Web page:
Fantastic Fest

Fantastic Fest Update: Trailer Contest, Latest Titles


You know how much I love Fantastic Fest -- I bought a VIP badge earlier this year so I wouldn't be dependent on press creds to attend, and so I won't miss a single film I want to see during the festival this September (although really the only one I couldn't get into last year with a non-VIP badge was Apocalypto, and in retrospect that was no great loss). Also, I wanted priority access to tickets for events like Hot Fuzztival. Anyway, you know that no matter where else I am writing about Fantastic Fest this year, Slackerwood will have lots of coverage, just like last year.

And why not start now with some news? First of all, Fantastic Fest is holding a trailer contest, to see who can provide the best in-house trailer for the festival. Unlike aGLIFF's trailer contest, however, it's open only to young people -- age 16 and under. I can't find the details on the Fantastic Fest website itself right now, but you can read more about the contest at Austinist. (More news after the jump.)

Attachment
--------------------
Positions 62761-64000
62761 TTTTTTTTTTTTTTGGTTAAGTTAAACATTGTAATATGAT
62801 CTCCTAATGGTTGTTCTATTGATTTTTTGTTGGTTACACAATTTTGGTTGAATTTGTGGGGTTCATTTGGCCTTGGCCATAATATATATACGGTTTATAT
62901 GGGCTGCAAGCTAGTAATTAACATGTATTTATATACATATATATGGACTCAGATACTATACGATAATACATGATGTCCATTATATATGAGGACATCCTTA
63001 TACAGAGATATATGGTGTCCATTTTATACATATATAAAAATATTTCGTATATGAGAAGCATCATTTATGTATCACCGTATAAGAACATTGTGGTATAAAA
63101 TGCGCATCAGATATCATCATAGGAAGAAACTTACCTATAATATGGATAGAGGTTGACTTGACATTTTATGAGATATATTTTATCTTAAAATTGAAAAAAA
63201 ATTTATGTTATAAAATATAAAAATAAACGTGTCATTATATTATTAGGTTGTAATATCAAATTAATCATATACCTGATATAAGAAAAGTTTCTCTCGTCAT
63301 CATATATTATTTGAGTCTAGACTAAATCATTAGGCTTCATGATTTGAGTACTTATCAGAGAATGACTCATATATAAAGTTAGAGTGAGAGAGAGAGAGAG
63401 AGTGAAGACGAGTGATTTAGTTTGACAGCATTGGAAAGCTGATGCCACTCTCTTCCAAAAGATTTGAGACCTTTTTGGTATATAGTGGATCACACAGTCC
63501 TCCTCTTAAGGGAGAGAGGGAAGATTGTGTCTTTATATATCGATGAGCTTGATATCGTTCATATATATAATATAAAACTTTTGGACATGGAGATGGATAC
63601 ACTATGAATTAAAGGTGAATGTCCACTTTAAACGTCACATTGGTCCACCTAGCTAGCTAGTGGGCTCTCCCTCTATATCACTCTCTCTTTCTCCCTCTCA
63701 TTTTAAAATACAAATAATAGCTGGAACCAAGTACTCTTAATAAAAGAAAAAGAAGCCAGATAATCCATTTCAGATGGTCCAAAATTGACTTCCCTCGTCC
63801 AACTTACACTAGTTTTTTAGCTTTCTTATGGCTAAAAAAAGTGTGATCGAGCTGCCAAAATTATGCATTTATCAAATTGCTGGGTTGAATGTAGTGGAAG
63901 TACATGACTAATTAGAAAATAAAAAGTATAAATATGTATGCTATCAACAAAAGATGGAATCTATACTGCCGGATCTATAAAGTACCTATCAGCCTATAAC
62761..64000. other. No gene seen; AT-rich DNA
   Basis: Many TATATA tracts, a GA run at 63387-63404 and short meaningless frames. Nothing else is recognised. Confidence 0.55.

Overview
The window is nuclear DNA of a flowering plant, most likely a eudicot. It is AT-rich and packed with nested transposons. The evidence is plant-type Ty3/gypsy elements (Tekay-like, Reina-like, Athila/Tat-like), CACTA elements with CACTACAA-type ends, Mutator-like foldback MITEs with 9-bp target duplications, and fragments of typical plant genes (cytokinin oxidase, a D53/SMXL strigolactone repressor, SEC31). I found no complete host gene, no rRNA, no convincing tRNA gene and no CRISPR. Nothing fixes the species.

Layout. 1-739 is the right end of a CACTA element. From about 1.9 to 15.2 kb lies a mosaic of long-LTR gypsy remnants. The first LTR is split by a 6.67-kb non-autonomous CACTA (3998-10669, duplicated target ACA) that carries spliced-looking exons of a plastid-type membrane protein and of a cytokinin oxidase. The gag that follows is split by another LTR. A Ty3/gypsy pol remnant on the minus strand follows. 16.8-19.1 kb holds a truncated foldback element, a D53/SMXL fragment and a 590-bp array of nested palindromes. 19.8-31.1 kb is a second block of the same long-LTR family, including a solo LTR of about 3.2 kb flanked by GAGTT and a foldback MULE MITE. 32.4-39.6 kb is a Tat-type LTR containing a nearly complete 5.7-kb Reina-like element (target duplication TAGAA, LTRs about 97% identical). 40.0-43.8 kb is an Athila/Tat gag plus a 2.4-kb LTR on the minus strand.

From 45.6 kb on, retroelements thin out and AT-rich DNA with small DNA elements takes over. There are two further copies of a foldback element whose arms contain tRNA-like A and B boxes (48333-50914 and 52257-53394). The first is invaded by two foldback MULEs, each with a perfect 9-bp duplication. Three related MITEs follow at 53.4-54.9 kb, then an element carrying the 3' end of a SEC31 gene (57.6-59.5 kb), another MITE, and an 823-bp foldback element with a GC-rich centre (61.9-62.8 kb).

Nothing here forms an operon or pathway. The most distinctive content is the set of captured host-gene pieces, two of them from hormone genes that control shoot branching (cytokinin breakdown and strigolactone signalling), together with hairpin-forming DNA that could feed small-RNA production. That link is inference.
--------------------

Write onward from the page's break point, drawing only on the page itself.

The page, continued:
In Brief: Lady Bird, Fantastic Fest, and Summercamp!

A few bits and pieces of news from around the web:

  • The Paramount remembers the late Lady Bird Johnson, and Metroblogging Austin captures a photo. Wish I'd seen that in person.
  • Austin Movie Blog reminds us that the SXSW Film Conference is looking for panel ideas for 2008.
  • Austin School of Film is holding a free Open Screen Night on Sunday -- details are available on Austinist.